Preparing for emergencies
Being prepared for an emergency situation — whether it be natural, manmade, or health-related — is important for everyone, but it is especially important for people with cancer.
During a health emergency, it is important that the medical professionals caring for you understand your health history, including the details of your chordoma treatment and your current status. During a natural disaster, it is critical to ensure that any ongoing treatment — whether for your chordoma or for side effects of treatment — is not interrupted. Additionally, you may be at higher risk for infections, bleeding, fatigue, and injury during emergencies depending on your current health.
Even if it feels like a lot of work, being prepared will be more than worth it if an emergency occurs.
To help prepare yourself and your loved ones, here are some important steps to take:
Get emergency contact information from your healthcare provider
Talk with your chordoma treatment team and your primary care provider about how to contact them quickly in the event of an emergency. If you are unable to contact them yourself, your caregiver or another medical professional will need to be able to do so on your behalf.
Make a plan with your family and friends
Talk with your family and friends, including your neighbors, so they can help you in the event of an emergency. They should know:
- What critical health information needs to be provided to any medical professionals caring for you (e.g., health history, current medication list, contact information for your chordoma team) and where that information is stored so they can locate it quickly
- What help you are likely to need during an emergency
- Who can provide that help
- What resources are available to assist you and them (e.g., local emergency management agencies and cancer organizations)
Gather essential medical and health information
This includes anything you might need in order to receive appropriate emergency medical care or continue with your chordoma treatment during a disaster. Use the list below to help you think about what might be helpful.
Prepare an emergency kit
Gather helpful items such as bandages, antiseptic, a few days’ supply of medications, face masks, hand sanitizer, thermometer, etc. Put them in a zip lock bag to keep them dry.
- You can find a helpful list of items to keep in an emergency kit here.
- Be aware that food and water may not be safe to consume after a disaster. Click here for safety tips on food and water use.
- Include contact information for your local or national disaster assistance group, if one exists, in case you need help from them.
We’ve created the following list to help you collect essential medical and health information. Keep a packet of this information with you at all times and provide one to your caregiver or family members. It can also be helpful to place a packet labeled “Emergency Health Information” in an obvious location in your home — such as taped to your refrigerator — so it can be found by family, neighbors, or first responders. Click the arrow to expand each section.
Medical professionals who are not familiar with chordoma might find the following guidelines and resources helpful:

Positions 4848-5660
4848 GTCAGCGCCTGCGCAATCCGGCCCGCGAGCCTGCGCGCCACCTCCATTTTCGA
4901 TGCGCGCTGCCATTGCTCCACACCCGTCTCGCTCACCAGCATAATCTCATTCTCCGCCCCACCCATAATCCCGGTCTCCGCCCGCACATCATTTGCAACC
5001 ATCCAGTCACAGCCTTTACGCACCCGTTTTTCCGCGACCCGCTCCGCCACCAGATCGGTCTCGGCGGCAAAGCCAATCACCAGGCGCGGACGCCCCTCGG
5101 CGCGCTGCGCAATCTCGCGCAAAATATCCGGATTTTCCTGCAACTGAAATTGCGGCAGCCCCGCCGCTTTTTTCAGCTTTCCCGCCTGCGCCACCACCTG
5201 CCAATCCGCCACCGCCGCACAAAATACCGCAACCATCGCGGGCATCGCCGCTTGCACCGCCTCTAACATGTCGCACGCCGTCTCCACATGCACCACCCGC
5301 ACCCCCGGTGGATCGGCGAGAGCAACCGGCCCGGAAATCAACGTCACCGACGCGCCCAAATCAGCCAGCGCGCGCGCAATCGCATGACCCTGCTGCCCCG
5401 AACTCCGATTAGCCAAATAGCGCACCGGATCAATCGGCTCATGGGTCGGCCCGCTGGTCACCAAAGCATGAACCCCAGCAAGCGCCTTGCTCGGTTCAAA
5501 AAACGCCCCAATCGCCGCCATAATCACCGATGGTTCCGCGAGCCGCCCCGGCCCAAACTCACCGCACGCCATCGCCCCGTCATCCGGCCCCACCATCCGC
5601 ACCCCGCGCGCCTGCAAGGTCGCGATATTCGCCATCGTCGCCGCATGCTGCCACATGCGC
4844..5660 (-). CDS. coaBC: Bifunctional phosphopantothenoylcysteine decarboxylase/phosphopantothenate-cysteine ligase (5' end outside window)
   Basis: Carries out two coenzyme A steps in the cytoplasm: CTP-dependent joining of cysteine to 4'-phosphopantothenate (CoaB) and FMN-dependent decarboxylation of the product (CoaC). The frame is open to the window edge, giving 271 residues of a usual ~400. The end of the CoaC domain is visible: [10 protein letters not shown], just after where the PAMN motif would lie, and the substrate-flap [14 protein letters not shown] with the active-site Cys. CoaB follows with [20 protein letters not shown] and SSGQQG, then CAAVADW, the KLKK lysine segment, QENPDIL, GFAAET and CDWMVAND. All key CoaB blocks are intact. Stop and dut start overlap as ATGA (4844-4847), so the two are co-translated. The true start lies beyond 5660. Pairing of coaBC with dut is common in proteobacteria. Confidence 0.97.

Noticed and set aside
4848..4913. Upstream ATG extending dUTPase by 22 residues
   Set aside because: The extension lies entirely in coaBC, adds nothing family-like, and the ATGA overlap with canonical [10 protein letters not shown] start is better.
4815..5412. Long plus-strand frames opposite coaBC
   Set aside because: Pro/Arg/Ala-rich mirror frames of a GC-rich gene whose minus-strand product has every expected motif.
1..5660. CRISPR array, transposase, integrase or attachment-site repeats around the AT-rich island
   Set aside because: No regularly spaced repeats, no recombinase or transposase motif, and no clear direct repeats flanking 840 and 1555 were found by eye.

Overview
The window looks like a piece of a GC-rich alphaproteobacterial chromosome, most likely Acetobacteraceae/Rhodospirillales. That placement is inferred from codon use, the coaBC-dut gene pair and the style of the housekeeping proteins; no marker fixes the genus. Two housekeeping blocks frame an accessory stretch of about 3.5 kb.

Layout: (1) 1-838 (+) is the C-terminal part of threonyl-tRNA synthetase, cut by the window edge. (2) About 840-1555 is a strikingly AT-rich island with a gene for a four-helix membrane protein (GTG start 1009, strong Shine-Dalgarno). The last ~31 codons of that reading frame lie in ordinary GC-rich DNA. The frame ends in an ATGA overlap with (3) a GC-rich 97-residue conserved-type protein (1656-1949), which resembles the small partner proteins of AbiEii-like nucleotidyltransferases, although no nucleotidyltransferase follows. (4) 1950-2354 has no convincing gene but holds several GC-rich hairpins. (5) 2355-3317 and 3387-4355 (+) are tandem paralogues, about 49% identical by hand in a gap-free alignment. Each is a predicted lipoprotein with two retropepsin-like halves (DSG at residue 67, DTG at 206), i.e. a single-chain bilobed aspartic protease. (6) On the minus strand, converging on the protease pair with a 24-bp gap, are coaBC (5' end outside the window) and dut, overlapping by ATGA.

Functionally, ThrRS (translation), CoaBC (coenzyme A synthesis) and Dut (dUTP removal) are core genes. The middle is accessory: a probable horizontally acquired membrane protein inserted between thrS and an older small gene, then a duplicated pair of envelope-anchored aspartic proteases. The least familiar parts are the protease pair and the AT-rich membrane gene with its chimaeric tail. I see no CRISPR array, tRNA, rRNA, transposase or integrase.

- Consensus guidelines for diagnosis and treatment of primary disease: Abstract and full paper (must be logged into Chordoma Connections to access)
- Consensus guidelines for recurrent disease
- National Comprehensive Cancer Network (NCCN) Guidelines for bone cancer treatment (must be logged into NCCN)
- Our fact sheet for non-chordoma providers is a helpful summary that can be shared with doctors who don’t have experience with chordoma
Emergency resources from the cancer community
- Cancer.gov: Emergency preparedness
- Cancer.net: Managing your cancer care during an emergency
- Cancer.org: How to prepare for a weather emergency when you have cancer
Health record collection services
Health record collection services make it easy to keep all your records in one place that is easily accessed by you and can be shared with family members and medical providers with the click of a button.
- Ciitizen, a company that makes requesting your medical records as easy, secure, and useful as it should be. On your behalf, Ciitizen handles the medical records request process and gathers all your records on their platform. They can request records from anywhere you’ve received care, including hospitals, private clinics, or imaging and diagnostic labs. Their goal is to make it easier for you to have a full picture of your medical history and, if you choose, share it with others.
- Picnic Health is an online service that collects and electronically stores patients’ medical records, lab results, doctors’ notes, and CT or MRI images in a secure online platform. Their team works with healthcare providers to obtain the medical records and then creates a comprehensive health timeline that can be easily shared with physicians on the patient’s behalf.
The information provided herein is not intended to be a substitute for professional medical advice, diagnosis, or treatment. Always seek the advice of your or your child’s physician about any questions you have regarding your or your loved one’s medical care. Never disregard professional medical advice or delay in seeking it because of something you have read on this website.